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Every September, hundreds of professionals from the SEO, Digital Marketing, Digital PR, PPC and Social Media sectors travel to Brighton to share their knowledge of the industry. I had the opportunity to attend the Branded3’s Digital PR and Link Building Training – here are the key takeaways!
Always think about the ‘Zero Moment of Truth’
It is no secret that the Internet has revolutionised the way we shop and buy things. Consumers have moved from entering a shop and handling the item to researching and reading reviews about the product they want to purchase online. Google refers to this decision-making as the ZMOT – ‘Zero Moment of Truth’. According to research, the ZMOT has more of an impact than any other stage when it comes to making a purchase, and this is what every Digital PR professional should be targeting. On average, it is thought that potential customers consume 10.4 pieces of content before deciding to make that purchase.
The 2017 Edelman Annual Trust Barometer showed that trust in Search Engines is Increasing
The Edelman Annual Trust Barometer is a very interesting study, gathering data from 33,000+ people from 28 countries. In this study, they had found that trust was in a ‘global crisis’ when it came to consumers and traditional media platforms. Compared to 2016, trust in traditional media platforms is down by 5 points, but the information given by search engines has increased by 3 points. However, the Google Confidence Report contradicts this study, as their results had shown that 52% of people feel that Google’s results are biased.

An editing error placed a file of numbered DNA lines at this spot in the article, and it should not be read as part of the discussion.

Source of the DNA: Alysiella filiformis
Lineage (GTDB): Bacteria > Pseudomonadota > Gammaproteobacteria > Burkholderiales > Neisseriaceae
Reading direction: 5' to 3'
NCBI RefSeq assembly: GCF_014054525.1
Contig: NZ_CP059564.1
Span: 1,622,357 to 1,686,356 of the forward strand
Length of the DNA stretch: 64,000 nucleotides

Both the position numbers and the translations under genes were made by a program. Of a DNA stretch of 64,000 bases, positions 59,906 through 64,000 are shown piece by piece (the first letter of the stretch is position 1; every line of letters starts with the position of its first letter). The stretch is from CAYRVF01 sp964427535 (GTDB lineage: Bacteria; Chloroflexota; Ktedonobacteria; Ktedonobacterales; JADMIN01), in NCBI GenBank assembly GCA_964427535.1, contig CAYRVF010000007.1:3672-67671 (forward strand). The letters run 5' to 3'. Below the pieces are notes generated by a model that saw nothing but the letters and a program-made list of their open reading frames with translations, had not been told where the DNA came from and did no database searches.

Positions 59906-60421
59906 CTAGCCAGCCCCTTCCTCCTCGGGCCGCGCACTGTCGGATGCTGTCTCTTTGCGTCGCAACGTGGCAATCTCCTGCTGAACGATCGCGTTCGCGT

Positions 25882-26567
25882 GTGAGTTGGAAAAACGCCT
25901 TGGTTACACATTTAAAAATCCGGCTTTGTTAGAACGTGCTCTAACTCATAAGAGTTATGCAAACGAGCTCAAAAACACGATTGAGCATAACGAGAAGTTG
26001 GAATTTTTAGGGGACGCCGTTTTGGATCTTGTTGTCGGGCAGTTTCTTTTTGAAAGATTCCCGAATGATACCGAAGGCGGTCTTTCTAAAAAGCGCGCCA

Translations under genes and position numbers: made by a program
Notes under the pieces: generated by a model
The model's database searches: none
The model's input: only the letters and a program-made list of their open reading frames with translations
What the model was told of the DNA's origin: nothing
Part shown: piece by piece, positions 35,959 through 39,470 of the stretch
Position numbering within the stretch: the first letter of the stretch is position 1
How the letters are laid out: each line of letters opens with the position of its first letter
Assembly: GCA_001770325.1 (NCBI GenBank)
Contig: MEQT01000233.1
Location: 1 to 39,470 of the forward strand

76% of Journalists are concerned about the shareability of their articles
If you’re able to pitch a story to a journalist that has the potential to go viral on social media platforms such as Facebook, Twitter, and Linkedin, then you have a stronger chance of getting your content out there. Alongside this, there are five aspects that improves the shareability of content. These are:
- Videos and images.
- The brevity of the piece – can it be summarised in more than 140 characters.
- The localisation of the article – including age, gender and location.
- Utilise the human voice – this can be done case studies.
- Proximity to any trending topics
A great example of this was the #iconquered campaign by conference call software company, Powwownow. Their out of the box campaign focused on people conquering their biggest fears – including the fear of conference calls. This campaign utilised celebrities (including the likes of Michelle Visage) and ‘normal’ people. What made this campaign so linkable were the themes explored. From mental health to illness and sexism, this campaign had leverage in national, regional and niche platforms.
Make sure you’re giving Journalists content they have to link to
Getting a link back from a publication is one of the main points when it comes to Digital PR, which is why it can be a real kick in the teeth if you’ve put all your effort into creating and curating a great campaign that receives coverage but no links back to the site. How can you defeat this? By giving journalists a piece of content they have to link back to.
For example, Taxi insurance firm Staveley Head had a campaign focusing on the amount of germs on London’s Public Transport. Ordinarily, this headline wouldn’t necessarily give them a link back, so their agency created a page where users could see where the germs were found on the tube, bus or taxi. This meant that each publication had to link back to the tool. You can check it out here.
Data is a great way to get that hook.
Whether it is through expert commentaries, a page the journalist needs to use or a graphic, the key is to give the Journalist a story they can’t write about without linking to. There are six different types of data that can help you achieve this: